So that brings us to my own motivation for bringing together all of these competent professional minds and writing this book. I for one am a firm believer in the reality that criminal profiling must begin to professionalize, and become more scientific and multidisciplinary in its approach. As criminal profiling becomes more accepted as a forensic discipline, and as it becomes more an accepted part of the investigative and judicial process, those involved have a duty to develop competent standards and practices, and robust methods. We also have a duty to move beyond reliance upon vague references and subjective expertise, and agree to demonstrate accountability for our methods.

This duty exists because in the forensic disciplines our opinions and interpretations are allowed to impact whether people are deprived of their liberties, and potentially whether they live or die. It becomes that simple. The courts have taken a great deal from criminal profilers on trust up until now (inconsistently bothering to question them at all, especially when they are affiliated with law enforcement). But we have been abusing it with our lack of competency and our lack of professionalism. Though profiling has been around in various forms for a hundred years (and more), we have not developed more reliable methods, we have not performed competent scientific research, and we have not always been fully honest about the limitations of our interpretations.

This work, then, is a first attempt to create a reference text of applied knowledge regarding the deductive method of criminal profiling. It has the presumptuous goal of laying out that method in a clear fashion, while establishing and exploring specific details surrounding terminology and core profiling concepts. The other goal of this work is to help firmly establish the basis for the relationship between physical evidence (the forensic sciences), behavioral evidence, and criminal profiling. Along the way, it is also hoped that some of the many popular misconceptions about criminal profiling that have been encouraged in the fictional and non-fictional media can be effectively relegated to submission.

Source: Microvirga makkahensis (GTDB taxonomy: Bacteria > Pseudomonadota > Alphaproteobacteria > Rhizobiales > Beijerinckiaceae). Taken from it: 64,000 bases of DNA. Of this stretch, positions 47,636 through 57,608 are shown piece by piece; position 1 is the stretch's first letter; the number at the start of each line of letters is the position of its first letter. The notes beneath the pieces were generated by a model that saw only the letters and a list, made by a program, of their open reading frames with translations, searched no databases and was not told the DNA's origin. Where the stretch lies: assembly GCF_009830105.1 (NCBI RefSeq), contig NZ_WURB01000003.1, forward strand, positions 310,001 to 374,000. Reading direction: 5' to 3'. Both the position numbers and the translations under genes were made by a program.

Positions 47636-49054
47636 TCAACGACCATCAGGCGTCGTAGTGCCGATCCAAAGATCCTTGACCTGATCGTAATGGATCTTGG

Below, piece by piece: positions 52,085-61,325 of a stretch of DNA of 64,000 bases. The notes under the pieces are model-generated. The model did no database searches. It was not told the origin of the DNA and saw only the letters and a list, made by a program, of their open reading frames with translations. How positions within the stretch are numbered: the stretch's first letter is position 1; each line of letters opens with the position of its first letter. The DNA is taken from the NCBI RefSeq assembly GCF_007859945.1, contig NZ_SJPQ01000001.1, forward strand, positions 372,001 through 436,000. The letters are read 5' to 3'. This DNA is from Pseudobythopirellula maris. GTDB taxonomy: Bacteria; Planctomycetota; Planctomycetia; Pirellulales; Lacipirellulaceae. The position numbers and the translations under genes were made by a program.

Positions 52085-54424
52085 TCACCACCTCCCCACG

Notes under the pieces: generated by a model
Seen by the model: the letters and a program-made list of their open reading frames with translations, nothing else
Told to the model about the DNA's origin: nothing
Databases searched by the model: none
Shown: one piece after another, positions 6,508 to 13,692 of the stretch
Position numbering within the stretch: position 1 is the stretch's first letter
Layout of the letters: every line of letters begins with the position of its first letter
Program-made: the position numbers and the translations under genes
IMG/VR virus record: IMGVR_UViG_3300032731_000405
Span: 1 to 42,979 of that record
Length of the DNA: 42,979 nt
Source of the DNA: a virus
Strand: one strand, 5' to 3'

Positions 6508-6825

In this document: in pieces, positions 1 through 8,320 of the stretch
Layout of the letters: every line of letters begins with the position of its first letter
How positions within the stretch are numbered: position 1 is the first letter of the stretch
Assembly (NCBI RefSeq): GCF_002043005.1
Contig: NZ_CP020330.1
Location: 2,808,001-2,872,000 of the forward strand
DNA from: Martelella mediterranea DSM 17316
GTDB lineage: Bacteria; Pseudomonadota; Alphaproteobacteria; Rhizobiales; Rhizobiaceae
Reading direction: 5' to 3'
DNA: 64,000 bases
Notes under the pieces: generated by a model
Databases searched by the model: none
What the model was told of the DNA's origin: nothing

This work was undertaken with two concepts in mind. Firstly, that a criminal profiler should do no harm, proceeding with the requisite care and uncertainty. And secondly, that a criminal profiler’s first onus is to the competent investigation of fact, and not to any particular agency or group.

The time for isolationism and for sectionalism is over. The time for politics is also over. The criminal profiling community cannot continue to play to the images portrayed in the popular media and expect to achieve professional credibility, or maintain professional integrity. The criminal profiling community must begin to communicate and agree upon standards, practices, terminology and methods. It must move away from reliance upon subjective expertise and move towards a more professional, more scientific approach if it wishes to carry through into the next century.

The human price for not meeting this challenge is simply too high.

Copyright 1999 by ACADEMIC PRESS